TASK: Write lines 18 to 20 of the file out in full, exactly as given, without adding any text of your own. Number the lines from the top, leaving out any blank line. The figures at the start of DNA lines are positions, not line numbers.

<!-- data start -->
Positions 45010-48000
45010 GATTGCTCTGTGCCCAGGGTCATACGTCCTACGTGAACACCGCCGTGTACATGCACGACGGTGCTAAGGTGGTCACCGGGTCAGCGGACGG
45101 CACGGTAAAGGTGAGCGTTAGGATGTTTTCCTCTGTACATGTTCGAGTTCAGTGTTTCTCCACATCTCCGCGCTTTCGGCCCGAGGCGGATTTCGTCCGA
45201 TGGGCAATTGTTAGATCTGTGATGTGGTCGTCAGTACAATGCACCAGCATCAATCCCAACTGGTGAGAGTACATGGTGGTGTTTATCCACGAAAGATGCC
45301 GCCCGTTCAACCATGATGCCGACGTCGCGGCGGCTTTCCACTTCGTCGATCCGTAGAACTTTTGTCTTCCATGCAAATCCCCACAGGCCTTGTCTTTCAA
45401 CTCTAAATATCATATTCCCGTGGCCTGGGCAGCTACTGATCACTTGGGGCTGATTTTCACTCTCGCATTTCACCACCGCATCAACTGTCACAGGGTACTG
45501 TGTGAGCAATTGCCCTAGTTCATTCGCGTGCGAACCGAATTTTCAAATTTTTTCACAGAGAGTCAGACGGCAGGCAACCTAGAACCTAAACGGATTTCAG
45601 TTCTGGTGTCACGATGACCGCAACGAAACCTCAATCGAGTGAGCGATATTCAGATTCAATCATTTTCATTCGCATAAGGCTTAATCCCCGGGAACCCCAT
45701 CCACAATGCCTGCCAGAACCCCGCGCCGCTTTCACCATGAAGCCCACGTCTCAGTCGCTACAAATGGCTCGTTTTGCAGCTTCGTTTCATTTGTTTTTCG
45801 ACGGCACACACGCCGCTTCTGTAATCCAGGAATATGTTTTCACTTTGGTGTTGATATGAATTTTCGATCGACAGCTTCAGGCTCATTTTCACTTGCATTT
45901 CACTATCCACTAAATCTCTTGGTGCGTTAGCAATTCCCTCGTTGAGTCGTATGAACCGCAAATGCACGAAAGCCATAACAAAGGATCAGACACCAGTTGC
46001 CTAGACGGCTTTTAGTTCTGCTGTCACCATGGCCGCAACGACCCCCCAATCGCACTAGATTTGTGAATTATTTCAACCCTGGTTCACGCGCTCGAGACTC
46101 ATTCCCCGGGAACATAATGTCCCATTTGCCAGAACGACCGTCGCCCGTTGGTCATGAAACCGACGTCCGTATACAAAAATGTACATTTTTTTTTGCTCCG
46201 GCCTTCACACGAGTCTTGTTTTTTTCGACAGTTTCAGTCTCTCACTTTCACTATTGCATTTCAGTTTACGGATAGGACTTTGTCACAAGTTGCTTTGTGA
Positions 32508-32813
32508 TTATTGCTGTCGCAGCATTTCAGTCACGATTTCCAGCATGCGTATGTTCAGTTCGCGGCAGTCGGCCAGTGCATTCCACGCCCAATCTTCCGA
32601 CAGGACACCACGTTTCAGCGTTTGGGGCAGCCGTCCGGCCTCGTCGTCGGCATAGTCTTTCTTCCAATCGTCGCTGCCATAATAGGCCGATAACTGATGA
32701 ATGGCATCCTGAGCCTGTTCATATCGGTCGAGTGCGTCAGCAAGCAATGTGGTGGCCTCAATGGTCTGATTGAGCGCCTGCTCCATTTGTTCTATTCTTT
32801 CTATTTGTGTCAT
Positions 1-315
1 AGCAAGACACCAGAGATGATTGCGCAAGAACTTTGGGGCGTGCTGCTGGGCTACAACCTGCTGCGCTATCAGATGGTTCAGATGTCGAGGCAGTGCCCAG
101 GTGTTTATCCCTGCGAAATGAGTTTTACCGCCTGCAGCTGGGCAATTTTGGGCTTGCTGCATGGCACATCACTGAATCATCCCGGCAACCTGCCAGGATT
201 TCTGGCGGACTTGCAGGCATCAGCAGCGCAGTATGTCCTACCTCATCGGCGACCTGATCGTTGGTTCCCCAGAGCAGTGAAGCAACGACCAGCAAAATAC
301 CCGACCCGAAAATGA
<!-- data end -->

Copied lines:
32701 ATGGCATCCTGAGCCTGTTCATATCGGTCGAGTGCGTCAGCAAGCAATGTGGTGGCCTCAATGGTCTGATTGAGCGCCTGCTCCATTTGTTCTATTCTTT
32801 CTATTTGTGTCAT
Positions 1-315